We had a builder's grade mirror in our basement bathroom that was incredibly boring. But, because it was functional, we left it 'as is' for 8+ years. With all of my recent basement makeovers, I decided it was time. Check out my tutorial to frame a simple bathroom mirror!
It really made a big change for very little cost.
Tutorial to frame a simple bathroom mirror:
Jason, my husband, doesn't get too worked up about decor in our home. But, for whatever reason, he had always despised our basement bathroom mirror. The mirror clips used to hang it were small sea shells and were hung in studs.
This of course meant that the clips were unevenly placed on the mirror and just looked weird. Putting the clips in the studs was the right choice, it just didn't look good.
Take a look at the unbalanced mirror clips for yourself:
Don't judge the dirty mirror!
And an up-close of the shell mirror clip:
When I was getting lumber for our rustic shelves, I grabbed a board for this project too! In that same post, I share how I stained the wood. If you are interested in learning in how to stain wood click here.
- Lumber cut to fit mirror (see below for details to get accurate measurements)
- Wood stain of choice - I used Minwax Special Walnut
- Optional: alternatively you could paint the frame vs. stain if this is your preference
- Wood glue
- Mending Plates to secure boards together
- Chalk paint or spray paint to paint mending plates if desired (I used black chalk paint because I had it on hand)
- drop clothes
- paper towels or rag to wipe excess wood glue as needed
- D-ring hangers
- drywall anchors (if unable to hang frame in studs)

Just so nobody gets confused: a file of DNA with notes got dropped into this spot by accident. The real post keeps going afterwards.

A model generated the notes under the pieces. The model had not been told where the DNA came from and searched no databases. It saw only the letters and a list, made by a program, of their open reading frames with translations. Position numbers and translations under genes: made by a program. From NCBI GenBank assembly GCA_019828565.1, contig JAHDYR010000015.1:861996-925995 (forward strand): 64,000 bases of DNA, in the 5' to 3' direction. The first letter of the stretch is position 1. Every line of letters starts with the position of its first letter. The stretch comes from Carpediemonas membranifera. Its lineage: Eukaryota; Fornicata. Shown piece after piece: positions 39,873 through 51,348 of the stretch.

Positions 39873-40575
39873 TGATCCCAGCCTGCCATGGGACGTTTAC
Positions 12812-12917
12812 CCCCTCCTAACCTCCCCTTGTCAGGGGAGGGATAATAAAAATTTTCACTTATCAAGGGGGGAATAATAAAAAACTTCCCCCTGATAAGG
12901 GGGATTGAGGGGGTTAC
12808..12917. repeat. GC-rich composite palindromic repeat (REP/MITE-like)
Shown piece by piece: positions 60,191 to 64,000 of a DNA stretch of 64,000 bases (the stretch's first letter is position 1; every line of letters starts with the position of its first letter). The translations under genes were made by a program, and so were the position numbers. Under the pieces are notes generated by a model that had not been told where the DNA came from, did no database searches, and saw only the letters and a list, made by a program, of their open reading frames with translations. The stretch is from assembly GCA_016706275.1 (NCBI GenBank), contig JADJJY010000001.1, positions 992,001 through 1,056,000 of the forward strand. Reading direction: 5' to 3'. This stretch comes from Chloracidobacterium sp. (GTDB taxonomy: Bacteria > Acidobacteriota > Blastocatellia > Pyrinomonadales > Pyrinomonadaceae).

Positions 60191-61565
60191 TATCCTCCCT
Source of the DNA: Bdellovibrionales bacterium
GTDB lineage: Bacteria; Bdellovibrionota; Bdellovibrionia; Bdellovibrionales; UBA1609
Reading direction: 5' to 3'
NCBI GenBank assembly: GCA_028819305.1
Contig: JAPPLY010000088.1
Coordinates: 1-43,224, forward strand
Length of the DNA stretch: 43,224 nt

- screw driver
How to Measure for the Bathroom Mirror Frame:
Our mirror was 30 inches x 36 inches. I knew I could have someone at Lowe's or Home Depot cut a board down to the lengths I needed, but they only do straight cuts. So I determined four 34" cuts (length) would work great for our space.
The goal was to cover the beveled edges of the mirror as well as the mirror clips.
My board was 2.5 inches wide.
This would give us 34" across by 39" long when assembled. See below.
When measuring your space, take into account the mirror size you are covering. But also consider the space above the sink as well as the space below the lights.
Now on to how to actually make the frame!
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How to make a frame to cover your simple bathroom mirror:
1. Measure for board (see above) and purchase board.
As I mentioned above, if you do not have the tools to cut your board at home, you can have someone at Lowe's, Home Depot, Menards (or any other home store such as those) assist you. They do not charge above the cost of the lumber for making straight cuts.
Just make sure you know exact measurements of what you need.
2. Stain or paint boards.
I used Minwax Special Walnut stain for my boards. This tied in perfectly with the cabinetry in our basement bathroom. You can select ANY stain that fits your decor. If you'd rather use a color, painting is always an option!
If you'd like instructions on how I stained my frame, see this post for instructions.
The stain was allowed to dry for several hours prior to assembling the frame boards.
3. Put the frame together with wood glue!
Ensure your boards are on a flat surface for this part of the project. We simply covered our ping-pong table with old newspaper so it would be out of the way when drying.
I used wood glue to hold the frame together.